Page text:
Seymour Rosen Biography

Seymour Rosen[i]

“There is something out there.”

With these words Seymour Rosen, Founding Director of the nonprofit organization SPACES, helped to introduce the world to the aesthetic genre of art environments[ii]—a genre that now has become broadly recognized, respected, and the subject of numerous exhibitions, films, articles, and books. In many ways Rosen was a most unlikely candidate either for parenting the institutionalization of a genre or for amassing and archiving the tens of thousands of documents, photographs, and ephemera associated with it. Nevertheless, he pursued legitimizing, preserving, documenting, and protecting these arts for some fifty years, until his untimely death in September, 2006 at the age of 71.

Born on the west side of Chicago in 1935, Seymour moved with his parents to Los Angeles in the early 1950s; his older brother, Jerry, was in the military in Germany at the time. “The 50s [were] a perfect time for a youngster of 17 to come to Los Angeles,” Seymour wrote, and, invigorated by the “new tastes and smells” as well as by “novel forms of creativity,”[iii] he asked his brother to bring him back a German camera. “No one knew what impact [Seymour] would have in the photographic community once he had a camera in his hands,” Jerry later wrote.[iv]

Rosen attended Phoenix University in Los Angeles for a couple of years and also informally apprenticed to the noted photographer Marvin Rand. Rand had been photographing Simon Rodia’s Towers in the Watts section of Los Angeles, among other subjects, and suggested that Seymour try to photograph them himself. At his first attempt, Rosen walked around and around, finally snapped three photographs, and then gave up; remembering this occasion later, he described his surrender to the Towers’ intensity as “falling in love.” Seduced by their beauty and undaunted by their complexity, he was to return again and again for fifty more years, and his photographs of the Towers have become some of the most iconic—as well as historically valuable—images ever made of these spectacular constructions. Although he was drafted shortly thereafter and sent to Korea, this experience had already determined the path for his life’s work. [Fig: Christmas Card, 1963]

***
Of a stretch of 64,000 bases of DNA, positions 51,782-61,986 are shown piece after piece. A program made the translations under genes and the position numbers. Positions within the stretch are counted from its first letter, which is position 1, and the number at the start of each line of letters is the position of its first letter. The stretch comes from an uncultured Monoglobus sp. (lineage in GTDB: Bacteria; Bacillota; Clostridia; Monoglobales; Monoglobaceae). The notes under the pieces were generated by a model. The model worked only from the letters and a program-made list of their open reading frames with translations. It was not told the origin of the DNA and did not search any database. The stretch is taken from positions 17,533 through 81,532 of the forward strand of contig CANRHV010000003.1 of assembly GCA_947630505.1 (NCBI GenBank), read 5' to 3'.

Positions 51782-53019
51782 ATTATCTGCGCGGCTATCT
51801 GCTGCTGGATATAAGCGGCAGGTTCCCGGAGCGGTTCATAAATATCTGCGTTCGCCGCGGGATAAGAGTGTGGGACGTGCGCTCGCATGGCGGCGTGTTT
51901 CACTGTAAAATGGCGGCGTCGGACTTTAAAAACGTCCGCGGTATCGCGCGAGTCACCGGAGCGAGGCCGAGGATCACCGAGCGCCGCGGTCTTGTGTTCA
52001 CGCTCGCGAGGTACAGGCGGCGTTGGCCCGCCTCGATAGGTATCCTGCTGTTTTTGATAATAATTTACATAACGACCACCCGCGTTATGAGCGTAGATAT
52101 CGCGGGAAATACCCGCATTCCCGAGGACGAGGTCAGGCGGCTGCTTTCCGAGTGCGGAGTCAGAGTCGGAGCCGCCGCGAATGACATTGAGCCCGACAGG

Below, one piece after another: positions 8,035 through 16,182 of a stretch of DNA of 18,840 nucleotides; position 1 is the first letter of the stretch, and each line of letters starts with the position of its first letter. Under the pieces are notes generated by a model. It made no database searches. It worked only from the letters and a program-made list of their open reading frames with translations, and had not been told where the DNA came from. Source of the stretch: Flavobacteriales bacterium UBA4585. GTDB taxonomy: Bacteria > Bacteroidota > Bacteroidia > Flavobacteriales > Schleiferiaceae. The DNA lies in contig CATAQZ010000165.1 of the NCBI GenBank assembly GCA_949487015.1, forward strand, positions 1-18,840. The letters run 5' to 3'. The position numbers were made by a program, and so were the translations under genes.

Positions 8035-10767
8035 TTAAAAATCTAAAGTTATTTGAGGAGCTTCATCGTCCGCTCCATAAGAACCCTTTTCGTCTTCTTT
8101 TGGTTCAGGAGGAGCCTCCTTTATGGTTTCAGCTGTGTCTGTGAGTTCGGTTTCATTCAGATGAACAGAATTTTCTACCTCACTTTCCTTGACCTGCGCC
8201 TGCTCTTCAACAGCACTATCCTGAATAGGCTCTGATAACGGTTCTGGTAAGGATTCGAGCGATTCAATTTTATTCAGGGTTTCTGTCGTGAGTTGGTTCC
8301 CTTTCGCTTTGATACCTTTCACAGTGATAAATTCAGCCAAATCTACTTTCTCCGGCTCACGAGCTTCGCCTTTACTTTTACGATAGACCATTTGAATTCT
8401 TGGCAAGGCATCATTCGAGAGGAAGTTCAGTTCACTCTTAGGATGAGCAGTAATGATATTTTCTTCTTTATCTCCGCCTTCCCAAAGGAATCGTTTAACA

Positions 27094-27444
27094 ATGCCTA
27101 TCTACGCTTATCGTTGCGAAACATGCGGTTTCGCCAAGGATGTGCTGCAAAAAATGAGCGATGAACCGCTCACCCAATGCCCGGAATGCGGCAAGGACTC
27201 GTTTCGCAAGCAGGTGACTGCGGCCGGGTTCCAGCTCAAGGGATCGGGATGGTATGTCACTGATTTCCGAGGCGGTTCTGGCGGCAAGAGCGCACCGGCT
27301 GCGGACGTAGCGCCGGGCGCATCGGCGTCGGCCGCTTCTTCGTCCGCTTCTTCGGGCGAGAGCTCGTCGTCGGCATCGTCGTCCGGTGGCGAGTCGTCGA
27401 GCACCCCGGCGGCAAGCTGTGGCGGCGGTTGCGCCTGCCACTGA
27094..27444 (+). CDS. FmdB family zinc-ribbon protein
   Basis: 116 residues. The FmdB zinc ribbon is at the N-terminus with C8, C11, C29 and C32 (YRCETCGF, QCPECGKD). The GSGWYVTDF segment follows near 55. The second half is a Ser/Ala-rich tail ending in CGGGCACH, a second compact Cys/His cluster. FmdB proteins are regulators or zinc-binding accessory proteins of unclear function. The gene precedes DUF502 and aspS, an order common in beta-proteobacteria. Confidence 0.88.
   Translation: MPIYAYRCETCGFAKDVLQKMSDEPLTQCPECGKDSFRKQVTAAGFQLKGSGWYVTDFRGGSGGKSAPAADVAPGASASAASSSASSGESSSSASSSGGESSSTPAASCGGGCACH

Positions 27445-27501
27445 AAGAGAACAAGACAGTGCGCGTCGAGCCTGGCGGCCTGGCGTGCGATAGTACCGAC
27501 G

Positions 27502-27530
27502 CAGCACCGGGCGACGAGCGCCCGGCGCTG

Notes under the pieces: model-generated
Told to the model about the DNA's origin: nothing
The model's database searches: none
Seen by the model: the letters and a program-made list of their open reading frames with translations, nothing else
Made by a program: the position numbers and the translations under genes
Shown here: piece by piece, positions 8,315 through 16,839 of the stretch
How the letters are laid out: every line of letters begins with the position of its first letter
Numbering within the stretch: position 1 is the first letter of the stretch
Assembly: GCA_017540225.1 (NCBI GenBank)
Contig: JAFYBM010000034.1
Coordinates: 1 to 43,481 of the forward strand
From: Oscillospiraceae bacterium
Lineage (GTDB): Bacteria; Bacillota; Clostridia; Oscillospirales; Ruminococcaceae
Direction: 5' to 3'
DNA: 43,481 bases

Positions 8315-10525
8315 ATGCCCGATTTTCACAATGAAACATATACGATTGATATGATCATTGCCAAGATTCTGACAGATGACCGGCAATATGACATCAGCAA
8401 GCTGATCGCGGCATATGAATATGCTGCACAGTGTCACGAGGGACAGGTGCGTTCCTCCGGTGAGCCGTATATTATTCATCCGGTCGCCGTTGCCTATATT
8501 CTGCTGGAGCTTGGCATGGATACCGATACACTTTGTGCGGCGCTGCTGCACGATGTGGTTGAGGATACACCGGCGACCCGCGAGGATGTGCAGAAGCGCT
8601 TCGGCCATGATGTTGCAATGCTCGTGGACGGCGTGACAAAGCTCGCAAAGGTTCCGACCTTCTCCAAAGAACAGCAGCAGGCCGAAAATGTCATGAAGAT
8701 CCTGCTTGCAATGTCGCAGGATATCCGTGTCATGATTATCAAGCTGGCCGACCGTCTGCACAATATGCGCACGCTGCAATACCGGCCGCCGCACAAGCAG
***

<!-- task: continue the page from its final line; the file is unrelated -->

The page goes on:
Upon his return, Rosen became a photographer for the seminal Ferus Gallery, and his images of some of the most important figures in the contemporary art scene of that time continue to be referenced and reproduced.[v] He pursued his ongoing documentation of the Towers as well, and these images were soon complemented by his expanding interest in popular, creative, and folk arts of all kinds. He captured images of custom hot-rod cars, store-front churches, street happenings such as the “love-ins” of the sixties, parades, murals, neon signs, graffiti, and gang signs, reveling in the boundary-busting aesthetic expressions of those who would never describe themselves as artists. Above all, however, was his fascination—in his words, “obsession”—with the art environments, and he worked diligently in support of Rodia’s masterpiece he was beginning to be aware of the fact that other art environments—numerous others—existed elsewhere as well.

In 1962 Rosen was given his first major solo photographic exhibition, Simon Rodia’s Towers in Watts, at the Los Angeles County Museum; this was followed four years later by the exhibition I am Alive, designed to “stimulate awareness of the creative and celebratory events of the life of Los Angeles.”[vi] Anxious to expand an experiential approach to the arts among the young, he became instrumental in establishing the Junior Art Center in Barnsdall Park; there, he developed curriculum and exhibitions, taught, and established an archive. He and his colleagues invented imaginative ways to stimulate creativity, using, among other media, lasers, holograms, and inflatable objects, along with the more standard paints and clay.